We all have one record that we sold that we completely regret, what is yours?
Honestly, I don’t have any regrets as far as selling one individual record. I did sell a bunch of metal LPs and some demo tapes in the early '90s to pay the rent, but I eventually bought most of them back over the years.
You are a prominent record dealer at the many record shows we have here (pre-COVID) in the NY/NJ area. How has selling record shaped your collecting philosophy?
I’m not sure, but if nothing else being a collector and a dealer allows me to look at things from both sides of the dealer table. I mean I know what it is like to search long and hard for a record and it is a really cool feeling when I can put a record into someone else’s hands who has been searching for that special piece of vinyl.
I’m a dealer as a hobby ,as you know, for me it is all about finding records that aren’t being appreciated and getting them into the hands of people who will appreciate them, It’s really that simple for me.
How do you find records to re-sell? Any funny stores from that?
I find records 100% by word of mouth, and by treating people right when I buy their collections. I tend to work on small profit margins, and hope that the people who sell their records to me will be happy and will recommend me to their friends who are looking to move their records.
Funny stories, not so much funny but there are a few scary ones, like buying records in shady places from shady people with no questions asked.
What do think about the values of rare punk records skyrocketing? Do you think the bubble will burst?
I honestly hate the skyrocketing cost of vinyl these days and even as a seller I hope the bubble does burst. I also think shill bidding on Ebay is a serious problem at the moment and I think a lot of these big sales we are seeing may not be on the up and up.
What’s the most you ever shelled out for a record?
The most I ever paid for a record was…come on, man! Are you trying to get me in trouble with the Mrs.?
Let’s just say that I bought a Fix - Vengeance, and a Misfits Cough/ Cool in the past 3 years.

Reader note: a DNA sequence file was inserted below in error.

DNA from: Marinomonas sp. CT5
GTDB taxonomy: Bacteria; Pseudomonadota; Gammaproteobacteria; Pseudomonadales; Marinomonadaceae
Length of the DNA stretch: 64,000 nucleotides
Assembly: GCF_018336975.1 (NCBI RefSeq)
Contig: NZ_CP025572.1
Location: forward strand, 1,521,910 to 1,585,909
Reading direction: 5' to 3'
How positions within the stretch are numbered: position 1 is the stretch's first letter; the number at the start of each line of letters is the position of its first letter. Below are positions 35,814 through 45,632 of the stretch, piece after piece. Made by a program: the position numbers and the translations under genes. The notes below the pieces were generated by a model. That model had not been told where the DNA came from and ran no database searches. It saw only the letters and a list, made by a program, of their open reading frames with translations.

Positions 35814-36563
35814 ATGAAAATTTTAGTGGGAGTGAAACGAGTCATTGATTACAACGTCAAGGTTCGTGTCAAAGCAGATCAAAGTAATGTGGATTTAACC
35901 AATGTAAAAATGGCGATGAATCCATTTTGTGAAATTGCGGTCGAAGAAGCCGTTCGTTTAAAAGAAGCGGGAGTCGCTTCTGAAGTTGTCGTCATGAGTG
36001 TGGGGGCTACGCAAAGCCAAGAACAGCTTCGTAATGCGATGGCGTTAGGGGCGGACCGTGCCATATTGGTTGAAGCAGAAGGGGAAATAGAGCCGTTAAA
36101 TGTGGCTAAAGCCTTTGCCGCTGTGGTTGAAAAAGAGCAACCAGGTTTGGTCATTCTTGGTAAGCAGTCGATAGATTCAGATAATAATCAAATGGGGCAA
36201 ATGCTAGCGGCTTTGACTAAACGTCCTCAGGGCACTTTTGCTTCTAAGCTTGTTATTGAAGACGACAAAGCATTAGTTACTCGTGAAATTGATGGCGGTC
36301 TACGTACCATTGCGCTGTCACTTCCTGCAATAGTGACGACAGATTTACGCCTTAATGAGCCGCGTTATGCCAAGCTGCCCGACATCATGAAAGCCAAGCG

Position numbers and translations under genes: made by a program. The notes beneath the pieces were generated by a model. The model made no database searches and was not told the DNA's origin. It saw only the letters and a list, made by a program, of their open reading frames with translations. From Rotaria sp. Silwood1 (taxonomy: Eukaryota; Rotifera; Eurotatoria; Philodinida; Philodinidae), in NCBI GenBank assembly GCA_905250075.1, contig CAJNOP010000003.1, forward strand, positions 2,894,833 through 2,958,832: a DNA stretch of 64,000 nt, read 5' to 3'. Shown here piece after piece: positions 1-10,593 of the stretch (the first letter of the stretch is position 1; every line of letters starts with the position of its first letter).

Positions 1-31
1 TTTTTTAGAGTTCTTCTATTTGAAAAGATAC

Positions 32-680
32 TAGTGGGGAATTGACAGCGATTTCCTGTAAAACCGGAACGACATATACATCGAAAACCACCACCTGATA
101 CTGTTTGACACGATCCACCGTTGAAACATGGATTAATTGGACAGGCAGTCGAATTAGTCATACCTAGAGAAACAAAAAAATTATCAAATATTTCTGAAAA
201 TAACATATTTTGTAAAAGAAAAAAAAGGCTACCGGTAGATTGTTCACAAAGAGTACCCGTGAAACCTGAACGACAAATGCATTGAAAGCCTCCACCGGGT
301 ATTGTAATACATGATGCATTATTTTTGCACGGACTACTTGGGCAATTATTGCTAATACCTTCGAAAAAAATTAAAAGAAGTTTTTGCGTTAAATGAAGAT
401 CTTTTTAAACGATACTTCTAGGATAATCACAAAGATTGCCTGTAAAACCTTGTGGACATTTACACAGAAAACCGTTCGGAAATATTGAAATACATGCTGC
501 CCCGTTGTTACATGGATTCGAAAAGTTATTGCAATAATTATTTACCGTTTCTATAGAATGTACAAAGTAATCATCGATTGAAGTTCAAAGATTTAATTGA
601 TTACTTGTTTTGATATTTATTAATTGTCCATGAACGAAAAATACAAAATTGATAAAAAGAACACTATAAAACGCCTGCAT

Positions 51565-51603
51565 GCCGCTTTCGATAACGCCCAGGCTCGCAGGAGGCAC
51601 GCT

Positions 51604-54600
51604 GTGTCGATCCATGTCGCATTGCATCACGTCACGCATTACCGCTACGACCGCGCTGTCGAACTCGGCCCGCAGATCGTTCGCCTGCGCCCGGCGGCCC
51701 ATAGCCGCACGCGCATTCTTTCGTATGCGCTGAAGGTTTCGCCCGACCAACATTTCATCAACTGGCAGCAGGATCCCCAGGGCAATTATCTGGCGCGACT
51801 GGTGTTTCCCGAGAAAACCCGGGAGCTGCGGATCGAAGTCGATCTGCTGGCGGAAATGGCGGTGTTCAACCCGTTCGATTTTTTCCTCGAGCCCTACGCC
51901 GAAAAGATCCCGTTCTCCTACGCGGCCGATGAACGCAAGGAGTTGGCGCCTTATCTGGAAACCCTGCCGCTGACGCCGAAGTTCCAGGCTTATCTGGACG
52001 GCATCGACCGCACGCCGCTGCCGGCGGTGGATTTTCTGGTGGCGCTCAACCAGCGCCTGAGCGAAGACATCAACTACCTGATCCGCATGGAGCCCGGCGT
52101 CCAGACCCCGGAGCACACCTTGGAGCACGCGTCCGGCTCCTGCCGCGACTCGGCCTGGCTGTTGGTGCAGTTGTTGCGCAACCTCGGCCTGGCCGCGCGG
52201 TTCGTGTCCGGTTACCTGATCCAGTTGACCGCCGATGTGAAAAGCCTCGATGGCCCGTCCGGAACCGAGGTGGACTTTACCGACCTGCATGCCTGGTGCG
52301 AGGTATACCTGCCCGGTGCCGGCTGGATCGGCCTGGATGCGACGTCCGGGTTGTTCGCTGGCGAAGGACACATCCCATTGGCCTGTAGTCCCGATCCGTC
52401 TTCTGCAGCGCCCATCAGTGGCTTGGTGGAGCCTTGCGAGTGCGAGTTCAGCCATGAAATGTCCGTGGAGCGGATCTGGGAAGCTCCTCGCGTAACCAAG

What records are still on the top of your want list?
The top of my want list: Bad Brains "Pay to Cum" with Pic Sleeve, Big Boy’s Frat Cars, Send Help 7 inch on Mutha, Misfits small hole Three Hits From Hell, Misfits white vinyl Three Hits From Hell, Misfits Earth A.D. color vinyl and a couple Samhain color variations.
Is there anything that really bothers you about the collecting scene?
I don’t have a problem with the collecting scene in general. I guess a pet peeve is people that are only in it for the money. I’ve dealt with people who have zero nostalgia for the punk and metal records they bought as kids and they’ll tell me all they care about is how much money they can sell their records for, I just hate that people see dollar signs instead of having a genuine appreciation for the music.
I hate it when I mention a record to someone and instead of discussing the actual music, good or bad, the first thing they say is, “You know how much that records worth?”
Do you plan on growing old with your records or do you have an exit strategy?
I have been thinking about this a lot as I am turning 54 in a few months. I decided about a year ago that I was going to collect for another 20 years as long as my health and finances allow and then I will start to sell off my collection.
I have no kids and no one to leave my stuff to, so I would like to pass it all on to people myself and not have my records end up with a clean out guy or with someone who just sees dollar signs.
What’s a record or genre in your collection that might surprise the readers?
I think most people think I only have metal records which is sort of funny to me. I actually love '80s new wave and dark wave stuff, I like indie rock, there’s a bunch of cool '90s emo bands I enjoy from the days of standing around Jon Hiltz's’ basement and riding around the country in a van with my younger brothers band back in the mid-'90s .
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Tagged: record collector